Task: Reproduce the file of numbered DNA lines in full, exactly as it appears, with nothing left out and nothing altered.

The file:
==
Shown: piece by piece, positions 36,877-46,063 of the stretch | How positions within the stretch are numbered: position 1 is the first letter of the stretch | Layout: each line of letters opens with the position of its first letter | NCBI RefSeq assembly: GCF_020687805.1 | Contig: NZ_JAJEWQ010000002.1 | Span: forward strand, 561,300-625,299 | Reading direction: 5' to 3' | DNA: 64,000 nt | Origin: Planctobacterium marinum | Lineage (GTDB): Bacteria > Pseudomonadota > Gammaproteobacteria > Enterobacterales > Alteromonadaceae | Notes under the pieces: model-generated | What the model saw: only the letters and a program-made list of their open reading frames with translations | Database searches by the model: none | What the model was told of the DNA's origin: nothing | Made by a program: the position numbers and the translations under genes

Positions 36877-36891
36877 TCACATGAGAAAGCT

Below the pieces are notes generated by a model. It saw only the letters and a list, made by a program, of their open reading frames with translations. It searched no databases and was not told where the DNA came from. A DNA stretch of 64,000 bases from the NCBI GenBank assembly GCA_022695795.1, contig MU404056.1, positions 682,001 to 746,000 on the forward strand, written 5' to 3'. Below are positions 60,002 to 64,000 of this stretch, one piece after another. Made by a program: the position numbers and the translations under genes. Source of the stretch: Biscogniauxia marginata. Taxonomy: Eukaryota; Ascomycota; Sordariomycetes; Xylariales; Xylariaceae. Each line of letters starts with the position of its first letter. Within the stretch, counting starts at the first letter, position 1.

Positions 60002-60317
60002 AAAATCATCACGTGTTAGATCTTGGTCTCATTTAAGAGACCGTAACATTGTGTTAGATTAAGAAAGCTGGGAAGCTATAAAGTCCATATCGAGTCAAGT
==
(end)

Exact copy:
Shown: piece by piece, positions 36,877-46,063 of the stretch | How positions within the stretch are numbered: position 1 is the first letter of the stretch | Layout: each line of letters opens with the position of its first letter | NCBI RefSeq assembly: GCF_020687805.1 | Contig: NZ_JAJEWQ010000002.1 | Span: forward strand, 561,300-625,299 | Reading direction: 5' to 3' | DNA: 64,000 nt | Origin: Planctobacterium marinum | Lineage (GTDB): Bacteria > Pseudomonadota > Gammaproteobacteria > Enterobacterales > Alteromonadaceae | Notes under the pieces: model-generated | What the model saw: only the letters and a program-made list of their open reading frames with translations | Database searches by the model: none | What the model was told of the DNA's origin: nothing | Made by a program: the position numbers and the translations under genes

Positions 36877-36891
36877 TCACATGAGAAAGCT

Below the pieces are notes generated by a model. It saw only the letters and a list, made by a program, of their open reading frames with translations. It searched no databases and was not told where the DNA came from. A DNA stretch of 64,000 bases from the NCBI GenBank assembly GCA_022695795.1, contig MU404056.1, positions 682,001 to 746,000 on the forward strand, written 5' to 3'. Below are positions 60,002 to 64,000 of this stretch, one piece after another. Made by a program: the position numbers and the translations under genes. Source of the stretch: Biscogniauxia marginata. Taxonomy: Eukaryota; Ascomycota; Sordariomycetes; Xylariales; Xylariaceae. Each line of letters starts with the position of its first letter. Within the stretch, counting starts at the first letter, position 1.

Positions 60002-60317
60002 AAAATCATCACGTGTTAGATCTTGGTCTCATTTAAGAGACCGTAACATTGTGTTAGATTAAGAAAGCTGGGAAGCTATAAAGTCCATATCGAGTCAAGT